May Flowers Can Be Toxic to Cats


One of the things I most look forward to this time of year, when spring really begins to take hold, are all of the beautiful flowers. I love flowers. Pretty much any kind of flowers. I love the incredible range of colors. I love the fact that all of Mother Nature’s colors never seem to clash with each other like man-made colors can do. I love, love, love the fragrances. What I don’t love is that some of my most favorite flowers can be deadly to something I love even more, my cats.

Many of you may know the flowers of which I speak. For those who don’t, I am talking about lilies and unfortunately, most all kinds of lilies. Even the most beautifully colored and fragrant lilies are toxic to cats. And, when I say toxic, I mean really, really toxic. Most poisons must be ingested to cause a problem but that is not the case with lilies. Lilies are so toxic to cats that they do not even need to swallow any of the plant to be poisoned. All a cat needs to do is chew on a part of the lily, flower, leaves, stems or even just the pollen and that can be all that is needed to cause fatal kidney failure within a very short period of time. Yikes! If your cat friend ever chews on a lily, get them to the vet immediately. Cats that receive emergency treatment within 18 hours of exposure, usually survive.

Martha Norwalk

Martha Norwalk with her Golden Retriever, Robbie

Because of that, I do not bring lilies into my house, ever. Some cats will try to chew on any kind of plant that comes into their home. My cats are no exception but since my cats are indoor only with free access to their cat run, I have planted some in my yard, far away from the areas I walk my cats on their leashes, however.

I do love to have flowers in my house whenever possible. Lilies, of course, are not the only toxic flower or plant to animals, they are just the worst. Since animals are my passion and first love, I have learned that I must pay attention so I am wise about what flowers and/or plants I bring into the house or plant in my garden.

When I was selling my house a few years ago, I ran into a problem. My real estate agent wanted me to have fresh flowers in several rooms of the house for showing purposes all the time. We went to the Internet and researched  toxic flowers. I was delighted to discover a flower that up until then, I was unfamiliar with, astromeria.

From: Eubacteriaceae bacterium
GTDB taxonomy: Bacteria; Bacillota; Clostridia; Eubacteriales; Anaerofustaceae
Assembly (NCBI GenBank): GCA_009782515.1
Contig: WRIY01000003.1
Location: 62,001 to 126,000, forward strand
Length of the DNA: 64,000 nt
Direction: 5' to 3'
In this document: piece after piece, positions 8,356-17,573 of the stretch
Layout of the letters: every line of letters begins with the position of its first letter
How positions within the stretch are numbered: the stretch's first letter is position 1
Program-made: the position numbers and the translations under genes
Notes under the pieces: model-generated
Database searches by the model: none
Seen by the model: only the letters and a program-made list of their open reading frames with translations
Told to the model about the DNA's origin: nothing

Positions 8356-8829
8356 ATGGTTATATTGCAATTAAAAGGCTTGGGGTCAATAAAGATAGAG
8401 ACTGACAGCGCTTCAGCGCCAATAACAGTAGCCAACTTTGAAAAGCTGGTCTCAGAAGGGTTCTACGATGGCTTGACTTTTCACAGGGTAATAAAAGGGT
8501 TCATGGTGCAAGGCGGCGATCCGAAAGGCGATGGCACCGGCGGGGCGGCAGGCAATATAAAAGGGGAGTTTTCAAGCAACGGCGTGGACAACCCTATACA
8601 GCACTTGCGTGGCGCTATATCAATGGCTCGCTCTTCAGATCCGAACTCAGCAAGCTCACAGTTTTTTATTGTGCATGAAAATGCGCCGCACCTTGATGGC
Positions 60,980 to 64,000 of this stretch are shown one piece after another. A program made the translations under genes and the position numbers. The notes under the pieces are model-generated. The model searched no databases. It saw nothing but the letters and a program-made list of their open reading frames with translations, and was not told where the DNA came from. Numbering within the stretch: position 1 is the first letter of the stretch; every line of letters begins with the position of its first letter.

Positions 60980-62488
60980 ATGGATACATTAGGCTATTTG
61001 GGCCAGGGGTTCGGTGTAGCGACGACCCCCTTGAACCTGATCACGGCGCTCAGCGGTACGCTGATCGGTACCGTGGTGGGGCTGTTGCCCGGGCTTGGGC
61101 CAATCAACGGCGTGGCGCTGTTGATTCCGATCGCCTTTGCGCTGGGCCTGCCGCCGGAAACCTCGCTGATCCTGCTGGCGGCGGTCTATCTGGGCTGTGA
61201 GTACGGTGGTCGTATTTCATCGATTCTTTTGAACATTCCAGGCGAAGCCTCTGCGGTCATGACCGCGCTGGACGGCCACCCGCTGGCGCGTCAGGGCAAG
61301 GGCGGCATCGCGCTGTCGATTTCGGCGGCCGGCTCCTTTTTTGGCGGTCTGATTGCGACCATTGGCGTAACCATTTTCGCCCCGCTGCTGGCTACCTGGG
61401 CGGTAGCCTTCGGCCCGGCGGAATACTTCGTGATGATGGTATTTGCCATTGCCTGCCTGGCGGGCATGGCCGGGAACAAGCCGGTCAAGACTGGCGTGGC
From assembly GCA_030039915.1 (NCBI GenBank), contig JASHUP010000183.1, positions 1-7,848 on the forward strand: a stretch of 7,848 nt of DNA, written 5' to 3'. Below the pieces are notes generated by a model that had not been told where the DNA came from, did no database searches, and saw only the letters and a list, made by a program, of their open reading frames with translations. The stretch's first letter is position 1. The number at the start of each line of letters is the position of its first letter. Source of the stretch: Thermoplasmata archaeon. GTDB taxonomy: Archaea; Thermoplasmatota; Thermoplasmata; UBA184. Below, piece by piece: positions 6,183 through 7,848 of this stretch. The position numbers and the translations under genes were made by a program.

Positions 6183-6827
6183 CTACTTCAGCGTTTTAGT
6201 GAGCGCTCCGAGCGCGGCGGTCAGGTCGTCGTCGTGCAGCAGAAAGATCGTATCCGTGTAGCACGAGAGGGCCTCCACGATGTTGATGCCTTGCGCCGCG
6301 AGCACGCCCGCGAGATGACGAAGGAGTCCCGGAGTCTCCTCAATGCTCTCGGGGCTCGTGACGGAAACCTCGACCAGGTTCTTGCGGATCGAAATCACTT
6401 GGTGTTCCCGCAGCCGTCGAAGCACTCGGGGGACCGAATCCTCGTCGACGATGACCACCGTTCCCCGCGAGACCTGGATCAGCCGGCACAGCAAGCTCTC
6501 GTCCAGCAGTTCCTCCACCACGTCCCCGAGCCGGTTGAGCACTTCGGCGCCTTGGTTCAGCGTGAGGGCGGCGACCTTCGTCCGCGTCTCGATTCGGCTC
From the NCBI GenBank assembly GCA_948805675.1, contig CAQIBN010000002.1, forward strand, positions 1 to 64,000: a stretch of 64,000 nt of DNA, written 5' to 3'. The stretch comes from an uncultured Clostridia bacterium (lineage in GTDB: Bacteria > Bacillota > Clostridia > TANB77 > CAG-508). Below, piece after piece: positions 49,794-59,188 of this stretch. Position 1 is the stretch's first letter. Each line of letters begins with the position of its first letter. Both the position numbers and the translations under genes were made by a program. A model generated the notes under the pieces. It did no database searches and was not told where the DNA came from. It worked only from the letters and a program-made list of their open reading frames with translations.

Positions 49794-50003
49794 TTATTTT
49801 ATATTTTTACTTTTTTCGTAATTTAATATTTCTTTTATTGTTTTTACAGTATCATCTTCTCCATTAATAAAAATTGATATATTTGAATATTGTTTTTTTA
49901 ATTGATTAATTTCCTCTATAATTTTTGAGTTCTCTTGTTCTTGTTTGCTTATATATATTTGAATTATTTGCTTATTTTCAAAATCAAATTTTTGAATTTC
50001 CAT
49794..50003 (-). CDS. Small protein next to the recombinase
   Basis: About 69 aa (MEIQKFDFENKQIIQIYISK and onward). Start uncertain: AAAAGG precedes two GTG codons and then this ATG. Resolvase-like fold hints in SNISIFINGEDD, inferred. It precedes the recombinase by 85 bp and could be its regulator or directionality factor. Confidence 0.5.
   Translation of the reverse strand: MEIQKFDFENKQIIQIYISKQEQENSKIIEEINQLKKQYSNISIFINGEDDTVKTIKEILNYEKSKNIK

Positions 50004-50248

Astromeria is a lily-like flower. They look a lot like daylilies but they are not toxic. They come in many colors and can be found year round at most grocery stores. They are inexpensive and the best thing for me is that they last at least two and usually three weeks. They are pretty much the only flowers that I buy for inside my house these days. Also, when I order flowers to be sent as a gift to someone, if they have cats, I always request no lilies in the bouquet.

Flowers and plants can be toxic to other animals as well, like our dog friends. Smaller animals, like rabbits, ferrets, hamsters and other rodents are even more vulnerable just because of their size and that makes it really important for their owners to be careful about toxins. If you own horses, they too can be poisoned by plants in their environment so it is good to know what to look out for in their pasture.

I always recommend people do some research  about toxic plants and flowers before adding an animal friend to the family. If you have houseplants, make sure they are not poisonous to the kind of animal you want. Many common houseplants are toxic to pets so do not assume your plants are safe. It is also possible that you have gotten away with having toxic plants because your present animal friends don’t mess with them. Maybe they are too old to care or, as individuals, they are simply not attracted to plants. Please do not assume this will be the case with new, especially young, animal additions to your household. Prevent and avoid is the best way to go here. It is always better, in my opinion, to be safe rather than sorry, especially when it comes to our animal friends.

There is lots of good information on the Internet about flowers and plants. I find the ASPCA website to have the most complete and detailed information. On their site you can find lists of toxic plants as well as photos. I find that very helpful because I don’t always recognize a plant or flower by its name. I found the photographs particularly helpful when I was checking out my pastures when I had horses. They have lists and photos for dogs, cats and horses.

Here are the web addresses: or You can also just go to and in the drop down Petcare section, click on Poison Control Center. When you are there you can check out the top 10 poisons for animals.

The ASPCA also runs a 24-hour emergency poison control hotline for animals. That phone number is 1-888-426-4435. Write that number down and post it someplace handy like on the refrigerator in case of an emergency. If you or your vet needs emergency information regarding poisoning, this is the number to call. You may need a credit card to pay a $65 consultation fee.

Now, all that being said, happy springtime and remember to take time to enjoy and smell the flowers!


About Author

Martha Norwalk is an animal behavior therapist and host of Martha Norwalk’s Animal World, Sunday mornings, from 9 a.m. to noon on Alternative Talk AM 1150. She can be reached at Martha’s Canine, Feline and All Creature Counseling at (360) 217-7258 or For a free, no obligation telephone evaluation or to make an appointment for Martha to work with you and your animal friend, give her a call. 

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